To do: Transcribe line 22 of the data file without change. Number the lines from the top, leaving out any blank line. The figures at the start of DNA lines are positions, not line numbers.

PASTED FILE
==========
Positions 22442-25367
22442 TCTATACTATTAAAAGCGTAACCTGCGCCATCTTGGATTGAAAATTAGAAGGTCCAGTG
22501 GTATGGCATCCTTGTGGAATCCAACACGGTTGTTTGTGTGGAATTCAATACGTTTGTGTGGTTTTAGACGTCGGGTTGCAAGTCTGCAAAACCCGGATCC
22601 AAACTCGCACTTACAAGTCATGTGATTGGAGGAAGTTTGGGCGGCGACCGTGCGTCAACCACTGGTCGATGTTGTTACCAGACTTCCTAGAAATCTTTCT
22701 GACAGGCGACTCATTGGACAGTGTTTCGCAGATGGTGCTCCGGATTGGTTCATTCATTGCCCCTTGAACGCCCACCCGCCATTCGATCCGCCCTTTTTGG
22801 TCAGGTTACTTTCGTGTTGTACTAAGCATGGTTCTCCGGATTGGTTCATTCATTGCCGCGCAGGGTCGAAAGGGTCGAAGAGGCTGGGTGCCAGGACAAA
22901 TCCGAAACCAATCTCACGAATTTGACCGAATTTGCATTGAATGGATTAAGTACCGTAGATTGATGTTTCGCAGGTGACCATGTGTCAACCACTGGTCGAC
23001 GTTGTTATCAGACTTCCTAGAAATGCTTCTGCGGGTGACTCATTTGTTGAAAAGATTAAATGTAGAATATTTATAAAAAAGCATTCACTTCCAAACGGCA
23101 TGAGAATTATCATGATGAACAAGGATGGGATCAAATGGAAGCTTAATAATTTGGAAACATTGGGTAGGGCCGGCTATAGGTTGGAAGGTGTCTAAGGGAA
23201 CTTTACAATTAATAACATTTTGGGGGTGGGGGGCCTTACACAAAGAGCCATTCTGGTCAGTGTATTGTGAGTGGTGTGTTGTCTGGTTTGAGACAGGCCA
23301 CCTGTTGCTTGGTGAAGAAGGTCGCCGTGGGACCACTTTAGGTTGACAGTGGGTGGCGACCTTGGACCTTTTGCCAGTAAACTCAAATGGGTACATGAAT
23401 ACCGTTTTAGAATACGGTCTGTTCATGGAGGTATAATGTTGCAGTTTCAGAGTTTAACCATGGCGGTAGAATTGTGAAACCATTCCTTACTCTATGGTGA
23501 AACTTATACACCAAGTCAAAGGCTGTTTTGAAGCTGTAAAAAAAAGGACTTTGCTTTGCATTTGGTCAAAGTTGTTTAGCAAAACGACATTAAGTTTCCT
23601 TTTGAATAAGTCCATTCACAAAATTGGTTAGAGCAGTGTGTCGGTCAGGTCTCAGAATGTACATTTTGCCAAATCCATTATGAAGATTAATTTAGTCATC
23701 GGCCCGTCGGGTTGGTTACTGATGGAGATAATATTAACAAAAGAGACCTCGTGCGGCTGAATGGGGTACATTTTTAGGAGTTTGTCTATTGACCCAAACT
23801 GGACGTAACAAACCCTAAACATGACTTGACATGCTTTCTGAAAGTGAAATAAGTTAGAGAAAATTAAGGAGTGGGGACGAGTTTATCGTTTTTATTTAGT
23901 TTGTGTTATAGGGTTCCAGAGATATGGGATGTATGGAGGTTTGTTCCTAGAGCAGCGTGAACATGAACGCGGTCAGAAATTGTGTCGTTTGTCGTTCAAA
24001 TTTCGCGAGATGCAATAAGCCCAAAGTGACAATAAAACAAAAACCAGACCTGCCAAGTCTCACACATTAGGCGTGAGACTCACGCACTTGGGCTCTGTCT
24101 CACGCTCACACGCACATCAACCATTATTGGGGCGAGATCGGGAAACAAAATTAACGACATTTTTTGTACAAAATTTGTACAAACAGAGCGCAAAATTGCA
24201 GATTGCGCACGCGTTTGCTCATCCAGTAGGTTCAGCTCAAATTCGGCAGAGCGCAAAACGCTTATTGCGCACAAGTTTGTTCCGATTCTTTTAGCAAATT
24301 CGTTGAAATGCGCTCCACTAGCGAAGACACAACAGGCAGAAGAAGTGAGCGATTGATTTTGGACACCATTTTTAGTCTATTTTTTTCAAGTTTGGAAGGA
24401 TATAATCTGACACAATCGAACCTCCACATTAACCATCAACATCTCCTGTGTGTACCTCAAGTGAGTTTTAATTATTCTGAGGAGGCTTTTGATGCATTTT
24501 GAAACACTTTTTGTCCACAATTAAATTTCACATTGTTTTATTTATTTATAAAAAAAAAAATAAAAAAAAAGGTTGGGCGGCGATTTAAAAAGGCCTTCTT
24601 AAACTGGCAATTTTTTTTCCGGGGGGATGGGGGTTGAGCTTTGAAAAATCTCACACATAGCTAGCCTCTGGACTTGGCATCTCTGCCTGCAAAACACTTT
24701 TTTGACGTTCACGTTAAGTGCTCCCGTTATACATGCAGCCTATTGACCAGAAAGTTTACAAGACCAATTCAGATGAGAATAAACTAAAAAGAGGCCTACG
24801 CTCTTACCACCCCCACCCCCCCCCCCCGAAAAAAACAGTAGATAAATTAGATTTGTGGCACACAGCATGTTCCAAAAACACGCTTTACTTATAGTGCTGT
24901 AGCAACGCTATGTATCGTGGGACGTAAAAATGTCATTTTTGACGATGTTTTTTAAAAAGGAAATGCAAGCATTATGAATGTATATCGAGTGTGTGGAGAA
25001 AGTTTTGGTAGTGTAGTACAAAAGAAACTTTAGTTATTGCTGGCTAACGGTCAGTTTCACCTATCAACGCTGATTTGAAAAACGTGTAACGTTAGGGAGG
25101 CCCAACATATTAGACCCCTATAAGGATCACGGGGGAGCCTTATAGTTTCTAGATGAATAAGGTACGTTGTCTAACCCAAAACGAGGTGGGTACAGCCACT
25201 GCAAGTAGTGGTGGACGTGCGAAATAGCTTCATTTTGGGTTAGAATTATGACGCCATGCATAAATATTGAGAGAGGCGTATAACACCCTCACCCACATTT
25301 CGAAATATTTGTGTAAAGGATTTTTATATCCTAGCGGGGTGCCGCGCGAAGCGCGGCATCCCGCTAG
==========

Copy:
24401 TATAATCTGACACAATCGAACCTCCACATTAACCATCAACATCTCCTGTGTGTACCTCAAGTGAGTTTTAATTATTCTGAGGAGGCTTTTGATGCATTTT